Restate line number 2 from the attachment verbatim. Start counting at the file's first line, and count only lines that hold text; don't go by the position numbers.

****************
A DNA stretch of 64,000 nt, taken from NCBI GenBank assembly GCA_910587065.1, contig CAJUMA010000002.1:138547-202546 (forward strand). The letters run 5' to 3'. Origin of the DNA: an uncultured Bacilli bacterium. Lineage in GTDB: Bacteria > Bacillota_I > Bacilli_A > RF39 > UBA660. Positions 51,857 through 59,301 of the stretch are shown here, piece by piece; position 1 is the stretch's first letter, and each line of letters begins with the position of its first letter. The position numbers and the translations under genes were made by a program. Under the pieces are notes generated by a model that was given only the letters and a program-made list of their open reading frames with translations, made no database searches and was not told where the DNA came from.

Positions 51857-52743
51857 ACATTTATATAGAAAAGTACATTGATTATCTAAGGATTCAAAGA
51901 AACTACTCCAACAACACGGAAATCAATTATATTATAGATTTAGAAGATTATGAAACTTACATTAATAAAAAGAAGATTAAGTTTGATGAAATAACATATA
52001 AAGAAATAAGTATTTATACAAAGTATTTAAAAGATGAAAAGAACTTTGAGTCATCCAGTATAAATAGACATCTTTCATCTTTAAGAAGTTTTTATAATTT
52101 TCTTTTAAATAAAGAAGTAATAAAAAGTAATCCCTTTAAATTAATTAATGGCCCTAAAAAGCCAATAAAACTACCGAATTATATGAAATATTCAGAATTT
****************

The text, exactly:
Positions 51857-52743